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‘I want to show my community it’s possible to come out of addictions and make a life for yourself’

First Nations’ nursing student Molly Boyce overcame trauma, addictions on her path to becoming a nurse and serving her community

By Laura Eggertson
May 21, 2024
Courtesy of the Boyce family
Molly Boyce had just two semesters of her practical nursing course left. Her goal was to return to Fort Hope to serve the community. Having sought care while she was on the streets using substances, she wanted to exhibit the compassion she did not always receive.

Editor’s note: Just days after giving the interview for this article, Molly Boyce died unexpectedly, a week short of her 55th birthday. She had entered hospital for what her family thought was influenza. Although she never got to return to her community as a nurse, we believe she will remain an inspiration to those who learn her story, including to the three grandchildren in Nova Scotia she shared with the writer of this article.

Margaret Boyce was just 8 years old when the nurse treating her mother’s diabetes inspired the Ojibway girl’s desire to care for others in Fort Hope, Ont., the remote fly-in community north of Thunder Bay where they lived.

Courtesy of the Boyce family
“I had purpose. It gave me a goal. It gave me hope. It gave me happiness, to go back to school on my terms,” Molly Boyce said.

“She would ask me questions, like ‘What would you want to do when you are grown up?’,” Boyce said in a recent interview. “I remember saying — ‘I want to help take care of my mom.’ Then she started allowing me to help.”

In those moments, when the nurse allowed her to help change the bandage on her mother’s foot, Margaret — called Molly — decided she too wanted to become a nurse and serve the other members of the Eabametoong First Nation.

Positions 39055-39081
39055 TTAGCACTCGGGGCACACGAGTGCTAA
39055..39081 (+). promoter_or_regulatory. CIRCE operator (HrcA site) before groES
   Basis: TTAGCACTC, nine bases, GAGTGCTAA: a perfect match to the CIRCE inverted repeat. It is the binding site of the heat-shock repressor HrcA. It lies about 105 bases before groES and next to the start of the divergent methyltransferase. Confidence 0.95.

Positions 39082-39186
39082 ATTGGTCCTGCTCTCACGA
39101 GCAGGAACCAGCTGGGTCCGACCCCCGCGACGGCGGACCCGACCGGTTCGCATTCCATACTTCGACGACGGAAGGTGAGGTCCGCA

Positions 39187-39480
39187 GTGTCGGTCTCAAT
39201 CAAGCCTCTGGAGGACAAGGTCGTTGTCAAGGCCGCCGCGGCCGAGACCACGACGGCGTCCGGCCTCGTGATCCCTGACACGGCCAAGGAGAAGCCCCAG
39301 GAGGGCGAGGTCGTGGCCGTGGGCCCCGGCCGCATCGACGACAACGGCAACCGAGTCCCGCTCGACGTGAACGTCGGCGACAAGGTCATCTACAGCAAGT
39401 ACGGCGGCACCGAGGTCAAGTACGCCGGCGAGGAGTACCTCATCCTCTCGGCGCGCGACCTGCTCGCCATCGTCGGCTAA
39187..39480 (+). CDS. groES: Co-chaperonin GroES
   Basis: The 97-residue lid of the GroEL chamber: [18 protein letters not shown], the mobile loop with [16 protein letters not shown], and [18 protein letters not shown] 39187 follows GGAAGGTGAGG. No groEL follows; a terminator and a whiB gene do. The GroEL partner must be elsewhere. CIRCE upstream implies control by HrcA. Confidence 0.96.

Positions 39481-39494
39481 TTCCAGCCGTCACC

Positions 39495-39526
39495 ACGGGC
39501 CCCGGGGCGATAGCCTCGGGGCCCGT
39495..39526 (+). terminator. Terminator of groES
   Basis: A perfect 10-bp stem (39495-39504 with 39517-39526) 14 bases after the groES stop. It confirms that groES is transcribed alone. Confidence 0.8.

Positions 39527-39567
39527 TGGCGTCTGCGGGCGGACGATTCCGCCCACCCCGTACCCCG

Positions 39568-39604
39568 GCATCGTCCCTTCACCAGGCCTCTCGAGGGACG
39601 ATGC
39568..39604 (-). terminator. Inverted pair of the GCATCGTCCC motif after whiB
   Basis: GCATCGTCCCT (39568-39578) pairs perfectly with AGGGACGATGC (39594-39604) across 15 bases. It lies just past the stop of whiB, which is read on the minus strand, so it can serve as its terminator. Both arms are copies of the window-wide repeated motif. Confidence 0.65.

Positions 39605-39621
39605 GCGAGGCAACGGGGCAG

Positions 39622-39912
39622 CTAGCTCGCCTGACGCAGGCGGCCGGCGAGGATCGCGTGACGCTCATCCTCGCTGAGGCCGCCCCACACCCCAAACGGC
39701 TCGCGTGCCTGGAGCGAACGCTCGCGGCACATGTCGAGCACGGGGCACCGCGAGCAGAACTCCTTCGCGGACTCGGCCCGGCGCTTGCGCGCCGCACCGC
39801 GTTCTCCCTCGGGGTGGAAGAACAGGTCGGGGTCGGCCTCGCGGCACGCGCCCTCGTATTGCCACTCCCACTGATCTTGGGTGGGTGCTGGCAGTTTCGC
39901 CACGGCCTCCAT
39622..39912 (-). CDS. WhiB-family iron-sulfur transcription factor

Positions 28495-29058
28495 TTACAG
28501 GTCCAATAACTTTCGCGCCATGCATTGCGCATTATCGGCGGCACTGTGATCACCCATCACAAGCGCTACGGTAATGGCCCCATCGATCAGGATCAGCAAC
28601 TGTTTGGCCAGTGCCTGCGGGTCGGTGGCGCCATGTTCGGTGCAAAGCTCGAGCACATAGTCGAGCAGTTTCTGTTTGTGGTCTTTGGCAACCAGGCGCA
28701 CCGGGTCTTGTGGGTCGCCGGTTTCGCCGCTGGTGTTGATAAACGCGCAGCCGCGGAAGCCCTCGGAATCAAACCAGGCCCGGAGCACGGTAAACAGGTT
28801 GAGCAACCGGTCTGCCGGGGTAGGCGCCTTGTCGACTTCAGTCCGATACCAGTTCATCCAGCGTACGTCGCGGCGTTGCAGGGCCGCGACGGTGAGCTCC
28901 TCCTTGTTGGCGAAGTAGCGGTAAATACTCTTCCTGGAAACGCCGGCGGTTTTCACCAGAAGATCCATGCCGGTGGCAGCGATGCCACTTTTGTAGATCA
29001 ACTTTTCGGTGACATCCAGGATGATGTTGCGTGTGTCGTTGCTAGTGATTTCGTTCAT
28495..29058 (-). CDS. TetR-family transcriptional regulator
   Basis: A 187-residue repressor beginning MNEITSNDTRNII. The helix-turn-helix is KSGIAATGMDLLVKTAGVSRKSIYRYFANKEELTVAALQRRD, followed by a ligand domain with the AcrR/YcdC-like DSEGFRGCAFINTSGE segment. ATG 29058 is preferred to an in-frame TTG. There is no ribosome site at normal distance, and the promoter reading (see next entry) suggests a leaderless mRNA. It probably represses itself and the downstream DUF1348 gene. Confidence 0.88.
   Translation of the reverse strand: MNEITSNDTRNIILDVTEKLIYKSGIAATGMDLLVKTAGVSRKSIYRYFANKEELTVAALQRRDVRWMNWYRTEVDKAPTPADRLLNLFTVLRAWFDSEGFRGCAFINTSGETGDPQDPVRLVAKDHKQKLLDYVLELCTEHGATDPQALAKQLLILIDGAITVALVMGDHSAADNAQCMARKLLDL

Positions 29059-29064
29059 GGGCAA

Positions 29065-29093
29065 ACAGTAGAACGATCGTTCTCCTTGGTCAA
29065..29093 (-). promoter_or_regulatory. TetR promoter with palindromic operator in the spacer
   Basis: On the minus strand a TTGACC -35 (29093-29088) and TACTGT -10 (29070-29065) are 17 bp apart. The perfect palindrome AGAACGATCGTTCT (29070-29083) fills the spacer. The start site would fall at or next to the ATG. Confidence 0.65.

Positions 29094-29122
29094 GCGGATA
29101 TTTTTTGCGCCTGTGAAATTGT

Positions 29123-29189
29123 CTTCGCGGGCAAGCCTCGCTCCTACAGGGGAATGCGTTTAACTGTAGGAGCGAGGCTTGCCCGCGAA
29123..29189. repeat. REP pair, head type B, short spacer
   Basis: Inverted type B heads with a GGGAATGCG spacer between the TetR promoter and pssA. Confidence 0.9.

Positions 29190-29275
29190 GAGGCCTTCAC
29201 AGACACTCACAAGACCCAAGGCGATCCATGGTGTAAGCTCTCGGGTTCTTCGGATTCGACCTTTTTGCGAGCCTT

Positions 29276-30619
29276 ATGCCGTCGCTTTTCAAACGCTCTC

Less than a year later, a predatory teacher assaulted her, she said. What happened derailed her dream for more than 40 years.

“He raped me,” she said. “And after that we had cookies and blueberry juice.”

She never went back to school.

But in January 2024, at age 54, Boyce entered her second-to-last semester of a practical nursing program at Oshki-Pimache-O-Win: The Wenjack Education Institute, in Thunder Bay.

The Nishnawbe Aski Nation created Oshki-Wenjack to increase access to education and support First Nations’ students who, like Boyce, often take their post-secondary courses as adult learners.

Twelve years ago, Boyce could not have imagined the changes in her life and all she  achieved. At the time, she was living on the streets of Thunder Bay, 350 kilometres southeast of the reserve where she grew up.

The barriers to getting an education seemed insurmountable.

Schools erased culture

The church-run school had the same goals as residential schools: to erase Indigenous culture and assimilate First Nations’ students. As the Royal Commission on Aboriginal Peoples was told, the purpose of the federal government policy that led to Indian Residential and Indian Day schools was to “‘kill the Indian’ in the child for the sake of Christian civilization.”

Both the Royal Commission on Aboriginal Peoples and the subsequent Truth and Reconciliation Commission reported widespread sexual and physical abuse of Indigenous pupils at these schools.

As a girl, Boyce came home to a chaotic, alcoholic household, where her parents — also abuse survivors — were dealing with too much of their own pain to notice hers.

The trauma of sexual abuse, as well as subsequent tragedies and a life punctuated with stints in foster care and domestic violence, propelled Boyce into struggles with mental health and addiction. Those struggles claimed decades of her health and sobriety.

For more than 15 years, Boyce experienced homelessness. Her two oldest children, who had remained in Fort Hope with their grandmother, sometimes combed the streets of Thunder Bay to find her.

But on the streets, Boyce finally felt she belonged.

No one judged her for drinking or using drugs to blot out the pain and guilt she felt at her separation from her children.

“My friends on the street became my family,” she said.

Street life took a heavy toll, however. One of her lowest points occurred in the spring of 2012, when Boyce asked her youngest son to inject her with the intravenous drugs she was using after he aged out of foster care and came to find her.

She was too sick, at the time, to inject herself. In addition to the drugs, she was drinking solvents, mouthwash, hairspray — anything with enough alcohol in it to keep her from the physical torment of withdrawal.